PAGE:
We the undersigned faculty call for the immediate release from detention at Ben Gurion airport of Lara Alqasem, a U.S. citizen of Palestinian heritage who had a valid visa and was detained several days ago after being profiled by Israeli immigration officers at Ben Gurion airport and continues to remain in detention. She has been interrogated, threatened with a denial of the right to enter, and according to Cody O’Rourke, communications director of the Holy Land Trust in Bethlehem, was at times denied food, water, and access to the bathroom when she was first detained.

This kind of surveillance and treatment of U.S. students by Israel is unacceptable. It is a violation of her human rights, her academic freedom and freedom of movement. The detention unfortunately suggests that Israel discriminates against Arab American students, who because of their cultural and familial connections to Palestine (Lara has Palestinian grandparents) are regularly turned back when they seek to enter Israel.

—Signed by 26 professors from the University Florida and elsewhere.


To The Washington Post, Sept. 28, 2018

The Sept. 26 news article “Afghan civilian casualties alarm U.N.” represented another example of how limiting the use of precision-guided munitions to only well-trained combatants with strict rules of engagement is no guarantee that civilians will not be inadvertently killed or injured. Global statistics show that when explosive weapons with wide-area impacts, such as those that killed a teacher and her family in Kapisa province in Afghanistan on Sept. 22, are deployed in populated areas, 92 percent of casualties are to women, children and men who are not part of the conflict. These losses are unacceptable. They violate international humanitarian law and are clearly preventable.

Simply put, we must instruct our military and those of our allies to stop bombing civilians.

Jeff Meer, Silver Spring, MD. The writer is the U.S. executive director of Humanity & Inclusion.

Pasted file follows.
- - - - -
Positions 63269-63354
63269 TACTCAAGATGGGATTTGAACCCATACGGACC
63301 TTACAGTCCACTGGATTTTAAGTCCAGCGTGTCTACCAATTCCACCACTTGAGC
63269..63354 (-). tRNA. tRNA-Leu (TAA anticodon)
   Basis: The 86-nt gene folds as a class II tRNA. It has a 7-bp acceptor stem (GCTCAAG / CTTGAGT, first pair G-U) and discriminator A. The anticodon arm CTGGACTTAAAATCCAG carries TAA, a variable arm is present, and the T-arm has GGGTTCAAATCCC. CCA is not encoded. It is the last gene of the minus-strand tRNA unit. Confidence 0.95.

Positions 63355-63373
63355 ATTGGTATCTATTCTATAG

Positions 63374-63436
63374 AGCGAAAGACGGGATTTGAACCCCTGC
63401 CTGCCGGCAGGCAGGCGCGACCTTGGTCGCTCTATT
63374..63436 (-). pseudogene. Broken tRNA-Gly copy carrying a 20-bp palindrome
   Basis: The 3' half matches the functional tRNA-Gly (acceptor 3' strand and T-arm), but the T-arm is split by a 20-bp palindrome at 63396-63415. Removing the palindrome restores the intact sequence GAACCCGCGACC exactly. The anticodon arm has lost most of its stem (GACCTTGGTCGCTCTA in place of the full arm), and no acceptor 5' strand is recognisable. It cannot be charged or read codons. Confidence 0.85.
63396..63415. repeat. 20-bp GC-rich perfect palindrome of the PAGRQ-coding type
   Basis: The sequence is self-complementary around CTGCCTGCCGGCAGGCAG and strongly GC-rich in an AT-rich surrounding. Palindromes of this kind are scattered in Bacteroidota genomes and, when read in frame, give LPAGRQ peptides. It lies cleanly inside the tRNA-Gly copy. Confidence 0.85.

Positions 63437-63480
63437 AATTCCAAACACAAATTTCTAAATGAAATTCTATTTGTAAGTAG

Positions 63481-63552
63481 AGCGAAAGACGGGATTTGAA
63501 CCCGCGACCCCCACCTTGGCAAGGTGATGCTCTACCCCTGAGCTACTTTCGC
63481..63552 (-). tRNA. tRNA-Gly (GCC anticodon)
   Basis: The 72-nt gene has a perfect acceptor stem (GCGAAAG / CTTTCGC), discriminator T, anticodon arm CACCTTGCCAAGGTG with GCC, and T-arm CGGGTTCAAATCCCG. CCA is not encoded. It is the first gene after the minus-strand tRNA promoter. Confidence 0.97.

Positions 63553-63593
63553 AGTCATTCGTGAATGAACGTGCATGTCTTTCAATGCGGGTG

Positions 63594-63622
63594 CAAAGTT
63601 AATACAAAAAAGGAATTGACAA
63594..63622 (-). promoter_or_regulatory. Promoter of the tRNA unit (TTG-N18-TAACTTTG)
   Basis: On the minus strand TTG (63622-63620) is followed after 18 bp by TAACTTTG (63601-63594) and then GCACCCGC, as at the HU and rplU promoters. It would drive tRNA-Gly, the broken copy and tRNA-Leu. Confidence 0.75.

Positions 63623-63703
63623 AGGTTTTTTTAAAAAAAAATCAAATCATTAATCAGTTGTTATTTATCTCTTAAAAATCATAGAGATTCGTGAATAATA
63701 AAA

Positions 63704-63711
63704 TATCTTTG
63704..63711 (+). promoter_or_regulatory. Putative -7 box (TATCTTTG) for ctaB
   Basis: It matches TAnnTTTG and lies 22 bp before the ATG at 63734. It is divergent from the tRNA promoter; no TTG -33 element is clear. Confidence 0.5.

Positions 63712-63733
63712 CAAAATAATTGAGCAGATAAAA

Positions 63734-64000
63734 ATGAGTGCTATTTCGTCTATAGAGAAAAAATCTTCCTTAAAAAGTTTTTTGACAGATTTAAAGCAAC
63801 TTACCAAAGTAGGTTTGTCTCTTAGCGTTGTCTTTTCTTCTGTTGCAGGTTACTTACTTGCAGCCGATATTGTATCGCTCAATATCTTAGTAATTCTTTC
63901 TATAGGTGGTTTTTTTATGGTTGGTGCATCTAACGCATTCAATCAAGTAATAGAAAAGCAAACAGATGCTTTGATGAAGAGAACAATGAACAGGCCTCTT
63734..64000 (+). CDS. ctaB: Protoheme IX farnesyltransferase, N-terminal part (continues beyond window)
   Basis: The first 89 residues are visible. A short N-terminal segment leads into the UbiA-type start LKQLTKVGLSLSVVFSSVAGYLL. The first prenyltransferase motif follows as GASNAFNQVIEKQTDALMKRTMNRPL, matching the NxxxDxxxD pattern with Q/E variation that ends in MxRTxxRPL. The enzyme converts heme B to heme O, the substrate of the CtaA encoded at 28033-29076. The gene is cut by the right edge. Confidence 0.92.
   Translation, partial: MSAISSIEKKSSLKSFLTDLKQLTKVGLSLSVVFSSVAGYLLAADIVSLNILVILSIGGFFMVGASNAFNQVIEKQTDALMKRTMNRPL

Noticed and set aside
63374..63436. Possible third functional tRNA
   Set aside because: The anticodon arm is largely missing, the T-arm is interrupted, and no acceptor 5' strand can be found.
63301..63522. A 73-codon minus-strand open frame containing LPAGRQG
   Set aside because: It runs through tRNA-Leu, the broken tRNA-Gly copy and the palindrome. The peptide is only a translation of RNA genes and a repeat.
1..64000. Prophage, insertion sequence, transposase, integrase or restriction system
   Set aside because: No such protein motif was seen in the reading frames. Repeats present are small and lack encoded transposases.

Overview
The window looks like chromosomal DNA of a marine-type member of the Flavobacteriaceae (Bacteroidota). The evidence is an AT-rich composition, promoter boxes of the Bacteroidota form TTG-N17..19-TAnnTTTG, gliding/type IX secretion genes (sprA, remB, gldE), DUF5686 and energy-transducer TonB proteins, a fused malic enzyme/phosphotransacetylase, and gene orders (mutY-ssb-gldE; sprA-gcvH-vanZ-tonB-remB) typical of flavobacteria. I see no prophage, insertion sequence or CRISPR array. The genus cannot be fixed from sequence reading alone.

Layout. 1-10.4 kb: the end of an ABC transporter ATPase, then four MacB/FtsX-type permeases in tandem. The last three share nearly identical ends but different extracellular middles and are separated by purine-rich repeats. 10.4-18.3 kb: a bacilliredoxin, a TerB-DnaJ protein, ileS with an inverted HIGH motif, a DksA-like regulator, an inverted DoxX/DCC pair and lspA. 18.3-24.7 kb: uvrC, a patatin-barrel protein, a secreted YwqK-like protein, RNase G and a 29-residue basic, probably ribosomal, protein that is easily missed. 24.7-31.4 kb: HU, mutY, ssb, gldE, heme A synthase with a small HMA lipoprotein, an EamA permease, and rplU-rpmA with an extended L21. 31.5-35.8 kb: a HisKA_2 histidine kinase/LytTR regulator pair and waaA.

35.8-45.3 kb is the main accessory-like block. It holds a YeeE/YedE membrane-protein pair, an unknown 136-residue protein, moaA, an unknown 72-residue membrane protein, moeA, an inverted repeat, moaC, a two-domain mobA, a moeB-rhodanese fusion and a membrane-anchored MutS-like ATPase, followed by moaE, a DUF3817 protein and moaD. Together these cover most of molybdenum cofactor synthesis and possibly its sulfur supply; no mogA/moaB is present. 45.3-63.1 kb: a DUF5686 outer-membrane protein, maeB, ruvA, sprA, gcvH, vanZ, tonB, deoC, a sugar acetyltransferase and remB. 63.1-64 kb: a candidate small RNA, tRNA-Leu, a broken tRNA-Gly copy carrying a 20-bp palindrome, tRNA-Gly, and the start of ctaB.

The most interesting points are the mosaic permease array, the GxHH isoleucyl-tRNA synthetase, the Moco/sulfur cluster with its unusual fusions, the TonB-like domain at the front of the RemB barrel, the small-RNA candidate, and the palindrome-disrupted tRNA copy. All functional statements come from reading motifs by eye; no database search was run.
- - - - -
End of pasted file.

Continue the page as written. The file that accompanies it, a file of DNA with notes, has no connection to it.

To the Missoulian, Oct. 11, 2018

Another 9/11 memorial has come and gone, No. 17. That's 17 years of war in the Middle East on top of the 10 years of war on terrorism prior to Sept. 11, 2001.

We haven't made much progress fighting terrorism. We’ve lost 7,000 men and women. We’ve killed countless terrorists and civilians. We are suffering the loss of 20 veterans a day to suicide. There is no real hope of so-called victory.

It is time to put our energy into bringing this worldwide war on terrorism to an end. It’s time to find a way to bring the essential people to the table and bring peace to the Middle East, North Africa, the Philippines and elsewhere.

It's time to work for peace between two great religions whose roots are in the worship of the same God.

But even as I write this letter, I feel that my effort is as futile as our war on terrorism.

Dean Grenz, Boulder, MT





2018barefoot to palestine
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1983, Lebanon, U.S. Embassy bombed, 63 killed. Months later, Marine Barracks bombed, 241 killed.

1987, Cassie accepts a job teaching Shakespeare at a private academy near Princeton, to forget memories of her late husband killed at the barracks.

First day, she meets Samir, a senior whose parents were killed in the embassy attack: Cassie & Samir, forever linked.

As Cassie teaches Hamlet & Othello and rebukes advances from her unscrupulous dean, Shakespeare’s timeless themes of trust, betrayal, and hate ­become reality as the Palestinian-Israeli struggle destroys their lives. Powerful!